In this post we move more into the User Experience design topic and we will try to define a “recipe” for a good UX, starting from the definition those ingredients, that in our opinion are essential for any client to reach their business goals best.
First step for sure is about defining these goals – suppose that your site’s goal is to create brand awareness: first of all you have to work on valuable editorial content, clear and well organized. That could be articles, blog posts, reviews and videos about the products/services offered, but also news and curiosities about the brand and its history can be good elements for a start.
Given these premises, what are the guidelines that a site with branding purposes should definitely follow in order to offer users an optimal UX?
1. Quality Contents: going back to suitable editorial content, the main rule here is “less is more”: a site full of information and contents can be ok, but be careful not to overload it, confusing or even annoying users with it. Analytics tools will help you even at this early stage: you can figure out who your audience is, who searched for your product/service online, then accordingly create the right contents for your site. Particularly valuable is demographic information (gender and age of the visitors) that allow you to accurately identify your audience and define contents:
- if your audience is more “pink”, you could launch a contest on more female social networks (eg. Instagram)
- if visitors are mostly men, you should focus more on technical details about the product
- in case of a young audience you can include video contents or video games
2. Speed is a key feature not only in terms of site’s loading time, but also talking about tasks to accomplish and quality of contents. They should not only be well-targeted, but also friendly to use: why put many videos, image carousels and highly interactive contents if, for example, almost 2/3 of your visitors come from mobile devices?
In 2013, Amazon declared according to their data, that you are losing 1% of sales every 100 milliseconds site’s loading time increase.
This certainly applies to e-commerce sites, but also in case of a branding site these factors may lead many of your users to “bounce”.
3. Keep it simple. Users tend to get impatient very quickly and once they are on the site they want to get the information they need in the fastest and easiest way possible. Obviously, not everyone is looking for the same information, therefore it is important to balance all the elements.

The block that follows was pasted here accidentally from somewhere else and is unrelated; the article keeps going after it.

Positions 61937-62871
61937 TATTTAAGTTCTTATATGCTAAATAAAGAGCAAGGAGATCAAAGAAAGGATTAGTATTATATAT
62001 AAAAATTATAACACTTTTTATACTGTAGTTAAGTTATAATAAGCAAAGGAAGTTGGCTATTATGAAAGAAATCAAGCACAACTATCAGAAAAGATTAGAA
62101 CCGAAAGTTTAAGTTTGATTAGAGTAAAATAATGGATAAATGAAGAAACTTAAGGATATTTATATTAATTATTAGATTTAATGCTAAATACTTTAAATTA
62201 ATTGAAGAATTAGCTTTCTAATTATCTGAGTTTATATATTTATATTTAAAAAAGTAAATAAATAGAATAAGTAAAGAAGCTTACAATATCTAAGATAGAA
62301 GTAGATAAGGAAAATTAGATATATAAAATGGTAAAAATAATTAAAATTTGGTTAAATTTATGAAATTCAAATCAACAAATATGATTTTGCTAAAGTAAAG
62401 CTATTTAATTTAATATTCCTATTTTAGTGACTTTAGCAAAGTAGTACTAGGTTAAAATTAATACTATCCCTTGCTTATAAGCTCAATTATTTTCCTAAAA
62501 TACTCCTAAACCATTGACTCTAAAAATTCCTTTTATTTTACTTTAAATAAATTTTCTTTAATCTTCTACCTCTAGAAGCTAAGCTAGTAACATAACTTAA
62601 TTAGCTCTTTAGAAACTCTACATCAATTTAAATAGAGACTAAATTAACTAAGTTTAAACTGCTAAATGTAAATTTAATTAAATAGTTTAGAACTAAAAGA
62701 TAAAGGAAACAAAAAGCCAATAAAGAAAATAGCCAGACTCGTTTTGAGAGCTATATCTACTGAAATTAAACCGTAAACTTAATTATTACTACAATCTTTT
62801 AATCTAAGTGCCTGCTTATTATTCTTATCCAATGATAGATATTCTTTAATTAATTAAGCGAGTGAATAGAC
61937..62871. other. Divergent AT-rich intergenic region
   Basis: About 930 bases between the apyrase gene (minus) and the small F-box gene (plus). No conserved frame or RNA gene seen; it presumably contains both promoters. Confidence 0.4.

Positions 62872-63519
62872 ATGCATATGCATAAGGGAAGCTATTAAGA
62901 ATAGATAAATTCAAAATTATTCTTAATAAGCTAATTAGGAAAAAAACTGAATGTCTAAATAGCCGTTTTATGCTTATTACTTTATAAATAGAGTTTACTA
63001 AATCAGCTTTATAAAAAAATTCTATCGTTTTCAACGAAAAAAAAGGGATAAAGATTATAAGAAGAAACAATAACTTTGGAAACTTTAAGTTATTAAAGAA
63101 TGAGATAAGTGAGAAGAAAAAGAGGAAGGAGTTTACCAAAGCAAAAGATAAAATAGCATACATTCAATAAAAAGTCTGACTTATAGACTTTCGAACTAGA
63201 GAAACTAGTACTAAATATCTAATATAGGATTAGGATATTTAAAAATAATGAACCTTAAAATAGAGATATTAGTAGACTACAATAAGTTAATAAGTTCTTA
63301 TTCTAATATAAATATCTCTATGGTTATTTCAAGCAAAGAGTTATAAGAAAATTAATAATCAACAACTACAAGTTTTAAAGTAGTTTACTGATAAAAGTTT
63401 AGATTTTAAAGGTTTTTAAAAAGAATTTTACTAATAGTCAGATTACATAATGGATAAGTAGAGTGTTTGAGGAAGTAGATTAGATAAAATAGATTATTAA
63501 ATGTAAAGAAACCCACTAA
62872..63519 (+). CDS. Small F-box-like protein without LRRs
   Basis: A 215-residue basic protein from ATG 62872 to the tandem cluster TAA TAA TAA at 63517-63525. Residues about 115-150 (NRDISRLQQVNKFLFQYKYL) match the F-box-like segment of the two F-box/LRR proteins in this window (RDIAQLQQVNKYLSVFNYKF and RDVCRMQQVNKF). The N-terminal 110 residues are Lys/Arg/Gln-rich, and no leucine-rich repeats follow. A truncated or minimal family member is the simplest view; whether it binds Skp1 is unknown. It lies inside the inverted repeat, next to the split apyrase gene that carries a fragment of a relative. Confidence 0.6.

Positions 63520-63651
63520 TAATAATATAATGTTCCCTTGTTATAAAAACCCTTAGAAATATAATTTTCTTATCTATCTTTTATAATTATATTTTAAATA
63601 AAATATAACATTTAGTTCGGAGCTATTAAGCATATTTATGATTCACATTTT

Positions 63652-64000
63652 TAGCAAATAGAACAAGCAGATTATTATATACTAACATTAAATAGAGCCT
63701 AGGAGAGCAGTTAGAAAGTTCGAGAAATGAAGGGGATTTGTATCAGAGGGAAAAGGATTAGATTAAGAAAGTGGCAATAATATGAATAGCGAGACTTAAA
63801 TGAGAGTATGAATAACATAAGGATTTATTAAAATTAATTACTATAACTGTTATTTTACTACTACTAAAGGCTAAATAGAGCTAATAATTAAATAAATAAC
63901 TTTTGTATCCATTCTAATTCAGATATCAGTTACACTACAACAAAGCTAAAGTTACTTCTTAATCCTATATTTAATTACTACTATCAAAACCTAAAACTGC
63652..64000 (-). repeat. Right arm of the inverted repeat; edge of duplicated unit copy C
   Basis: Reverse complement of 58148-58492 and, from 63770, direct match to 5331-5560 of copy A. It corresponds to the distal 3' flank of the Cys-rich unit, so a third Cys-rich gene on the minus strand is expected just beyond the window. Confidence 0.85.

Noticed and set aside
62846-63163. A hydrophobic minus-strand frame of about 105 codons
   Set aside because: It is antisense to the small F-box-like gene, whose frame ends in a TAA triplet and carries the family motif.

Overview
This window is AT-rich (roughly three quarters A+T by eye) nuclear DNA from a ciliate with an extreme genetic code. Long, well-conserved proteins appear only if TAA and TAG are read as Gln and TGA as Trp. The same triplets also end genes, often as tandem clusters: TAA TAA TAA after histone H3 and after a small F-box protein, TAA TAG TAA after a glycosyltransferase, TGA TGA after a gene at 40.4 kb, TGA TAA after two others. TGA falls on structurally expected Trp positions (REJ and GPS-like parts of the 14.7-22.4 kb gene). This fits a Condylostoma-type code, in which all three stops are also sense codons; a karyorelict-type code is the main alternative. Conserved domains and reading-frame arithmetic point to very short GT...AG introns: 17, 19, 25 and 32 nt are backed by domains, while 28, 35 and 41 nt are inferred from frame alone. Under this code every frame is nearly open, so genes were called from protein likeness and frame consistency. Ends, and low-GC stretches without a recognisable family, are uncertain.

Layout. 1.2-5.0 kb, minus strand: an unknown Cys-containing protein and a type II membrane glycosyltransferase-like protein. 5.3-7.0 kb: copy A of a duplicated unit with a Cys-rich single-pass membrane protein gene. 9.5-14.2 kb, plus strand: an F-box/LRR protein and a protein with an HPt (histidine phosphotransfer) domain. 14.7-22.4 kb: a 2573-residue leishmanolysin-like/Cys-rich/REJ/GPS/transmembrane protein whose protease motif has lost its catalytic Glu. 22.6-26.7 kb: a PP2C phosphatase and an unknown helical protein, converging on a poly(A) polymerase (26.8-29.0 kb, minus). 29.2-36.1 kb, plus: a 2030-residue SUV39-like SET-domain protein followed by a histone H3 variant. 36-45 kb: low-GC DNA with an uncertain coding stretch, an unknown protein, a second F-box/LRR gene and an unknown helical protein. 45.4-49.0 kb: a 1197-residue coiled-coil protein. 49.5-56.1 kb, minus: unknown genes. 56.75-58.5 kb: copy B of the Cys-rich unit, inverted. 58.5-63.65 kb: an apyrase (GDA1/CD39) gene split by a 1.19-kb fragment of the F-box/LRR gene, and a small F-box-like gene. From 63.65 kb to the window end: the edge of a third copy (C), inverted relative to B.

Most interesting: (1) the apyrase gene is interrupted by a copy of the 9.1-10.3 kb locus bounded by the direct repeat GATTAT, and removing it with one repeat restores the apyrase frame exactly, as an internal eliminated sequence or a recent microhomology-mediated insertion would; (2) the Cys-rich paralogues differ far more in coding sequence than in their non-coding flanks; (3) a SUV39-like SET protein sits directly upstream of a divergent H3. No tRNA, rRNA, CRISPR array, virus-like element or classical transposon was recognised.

Using “shortcuts” such as internal search can be a good idea in case of a site with a highly structured navigation path.
As for elements like the newsletter subscription here are some good rules to follow:
- make the registration process easier and quicker by requiring only basic information, such as the email and not personal information
- avoid redirects to other pages – users want to navigate the contents that have chosen to view and not get lost in the form
- for the subscription submission, put two submit buttons directly next to the form, already differentiated by category, in case of more product categories (e.g. men rather than women, sportswear rather than fitness equipment)
4. What you see is what you get: every action has a reaction and that should be clear and well-defined, avoid buttons that do not lead to any content or that do not give any feedback (wheter the interaction is correct or not).
Sometimes websites, even with an attractive design, suggest to perform a particular action (“click here”, “download pdf”, “add to basket”) – but by clicking on it nothing happens. This does not mean that the action has not been performed (unless there are bugs) but this reports the lack of a notification system of the fullfilment of the action. This can confuse and annoy users, who will try to click on the button several times, expecting something to happen.
For example, if an image represents the play button, users obviously will try to click on it, expecting a video to be played: be careful to give a proper meaning to every content in order not to confuse users.
Identifying potention users confusion is simple if you use a web analytics tool: by implementing the tracking of events you are able to monitor the number of unique events. Therefore, pay attention to the ratio between the total events and the unique events: if, for example a 1:4 ratio means that averagely a user has interacted 4 times with the same event and that can be a possible symptom of confusion (for example the button lacks feedback or it is displayed an error message).
All these rules can definitely help you to optimize your UX, but besides the ingredients (that have to be well chosen and high quality) it is essential to follow the recipe: in this case, those ingredients shouldbe part of a continuous optimization process, which starts from the precise definition of goals, goes by performance measurement and its evaluation, in the perspective of a continuous improvement and optimization cycle of your UX.